A Doll Like Me
This is the story of A Doll Like Me. It's really pretty simple and I like to think of it more like a ministry than a business.
My name is Amy, and I am a dollmaker who feels that every kid...regardless of gender, ethnicity, age, medical issue, and body type...should have a doll who looks like they do. Dolls are so therapeutic in so many ways - ways that I'm not sure we fully understand. It is a human likeness and by extension, a representation of the child who loves it. Many kids never have had the opportunity to see their sweet faces reflected in a doll. It's hard to tell a child that they are beautiful but follow it with - but you'll never see yourself in anything that looks like you.
I was a pediatric oncology social worker in my previous life...pre-kids! And doll-making allows me to combine my love of dolls with my passion for social work all at the same time. I have always been disappointed in the lack of diversity in dolls...so, as my mom taught me, if you don't like it...do something about it!
I have started a small business making dolls for kids with limb and hand differences...and have slowly added albinism and medical scars to the mix! I would like to be able to offer dolls to kids whose families might not be able to afford one. I have been touched by those who have heard or witnessed the story of this project, and asked how they might be able to donate on behalf of a child they know, or even one they don't know! That's where this page comes in....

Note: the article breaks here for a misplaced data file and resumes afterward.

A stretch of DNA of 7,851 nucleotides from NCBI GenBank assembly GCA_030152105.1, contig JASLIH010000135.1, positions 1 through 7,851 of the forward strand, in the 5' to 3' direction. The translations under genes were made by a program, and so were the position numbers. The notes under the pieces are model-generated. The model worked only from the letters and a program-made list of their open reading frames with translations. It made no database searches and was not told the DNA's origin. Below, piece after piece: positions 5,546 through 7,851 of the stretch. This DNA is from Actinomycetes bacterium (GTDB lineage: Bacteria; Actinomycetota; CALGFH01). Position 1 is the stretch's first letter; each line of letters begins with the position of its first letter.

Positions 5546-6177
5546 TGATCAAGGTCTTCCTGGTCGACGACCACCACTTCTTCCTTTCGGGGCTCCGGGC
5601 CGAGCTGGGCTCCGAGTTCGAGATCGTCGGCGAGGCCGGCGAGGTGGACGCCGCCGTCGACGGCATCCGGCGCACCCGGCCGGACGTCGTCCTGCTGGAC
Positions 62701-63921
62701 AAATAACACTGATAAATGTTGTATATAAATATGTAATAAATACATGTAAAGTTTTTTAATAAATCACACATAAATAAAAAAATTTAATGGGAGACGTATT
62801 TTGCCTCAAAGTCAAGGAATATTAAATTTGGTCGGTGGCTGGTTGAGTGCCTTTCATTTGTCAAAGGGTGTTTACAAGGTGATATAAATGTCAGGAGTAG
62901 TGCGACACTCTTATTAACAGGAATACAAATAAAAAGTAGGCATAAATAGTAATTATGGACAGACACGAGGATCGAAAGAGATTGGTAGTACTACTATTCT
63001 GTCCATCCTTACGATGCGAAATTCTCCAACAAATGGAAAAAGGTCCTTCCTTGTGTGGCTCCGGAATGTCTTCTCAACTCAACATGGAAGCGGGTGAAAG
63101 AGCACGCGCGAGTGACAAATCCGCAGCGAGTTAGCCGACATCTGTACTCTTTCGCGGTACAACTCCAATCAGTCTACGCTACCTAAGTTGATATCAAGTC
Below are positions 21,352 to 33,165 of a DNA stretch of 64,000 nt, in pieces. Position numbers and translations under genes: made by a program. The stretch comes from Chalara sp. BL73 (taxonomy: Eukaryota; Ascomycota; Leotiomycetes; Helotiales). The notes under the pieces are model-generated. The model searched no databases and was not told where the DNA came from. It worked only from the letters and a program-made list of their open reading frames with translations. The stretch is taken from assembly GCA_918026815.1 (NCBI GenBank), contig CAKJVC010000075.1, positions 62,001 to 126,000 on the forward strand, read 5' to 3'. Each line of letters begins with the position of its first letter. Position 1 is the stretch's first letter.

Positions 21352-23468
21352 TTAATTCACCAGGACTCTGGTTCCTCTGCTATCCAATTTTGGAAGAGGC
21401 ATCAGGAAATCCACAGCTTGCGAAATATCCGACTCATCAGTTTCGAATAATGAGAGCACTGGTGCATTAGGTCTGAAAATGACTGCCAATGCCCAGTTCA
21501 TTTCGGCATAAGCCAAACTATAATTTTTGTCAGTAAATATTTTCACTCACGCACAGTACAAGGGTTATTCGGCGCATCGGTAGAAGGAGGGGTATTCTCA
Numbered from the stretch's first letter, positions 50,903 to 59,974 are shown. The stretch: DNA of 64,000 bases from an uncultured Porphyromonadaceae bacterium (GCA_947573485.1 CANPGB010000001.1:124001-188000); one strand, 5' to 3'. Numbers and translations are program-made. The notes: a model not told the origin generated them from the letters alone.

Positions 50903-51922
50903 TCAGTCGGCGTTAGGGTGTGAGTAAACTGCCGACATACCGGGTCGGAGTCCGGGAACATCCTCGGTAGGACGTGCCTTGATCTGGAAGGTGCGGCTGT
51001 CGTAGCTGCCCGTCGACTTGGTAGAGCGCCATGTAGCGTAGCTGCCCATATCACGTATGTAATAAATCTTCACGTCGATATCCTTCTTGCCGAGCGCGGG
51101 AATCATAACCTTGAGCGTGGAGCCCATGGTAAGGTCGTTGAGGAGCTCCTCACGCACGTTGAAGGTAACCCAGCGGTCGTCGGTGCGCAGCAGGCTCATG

I have partnered with a children's hospital to identify kids who might benefit from having a doll for comfort as they go through their medical care. The money raised here will help me do that.
This video is a perfect illustration of why kids need to see themselves in a doll:
I appreciate you reading the story of A Doll Like Me, and I wish you fulfillment in your life no matter what the challenge. Thank you for supporting my page and my work!
I have said many times that we do such a disservice to children when it comes to dolls. There are millions of children who will never walk into a toy store and see themselves in the sweet face of a doll. It’s no accident that dolls are so integral in play therapy...they are human representations! So shouldn’t all children be able to experience the amazing feeling of having a doll like them? If you’ve ever emailed me I tell you two things...okay, three
I am overwhelmed by the response and am grateful that a few of her quilters have decided to sponsor a doll in addition!
I believe that dolls are a tangible way to show kids and families that someone cares and that representation matters. It is validating and reassuring to look into the face of a doll and see your own.
I am grateful that there are people out there who feel the same way I do...and I am humbled by the number of people who want to make a big difference in the life of a little person.
Here are the links: http://www.rightthisminute.com/video/rtmtv-girl-learns-love-her-birthmark-through-doll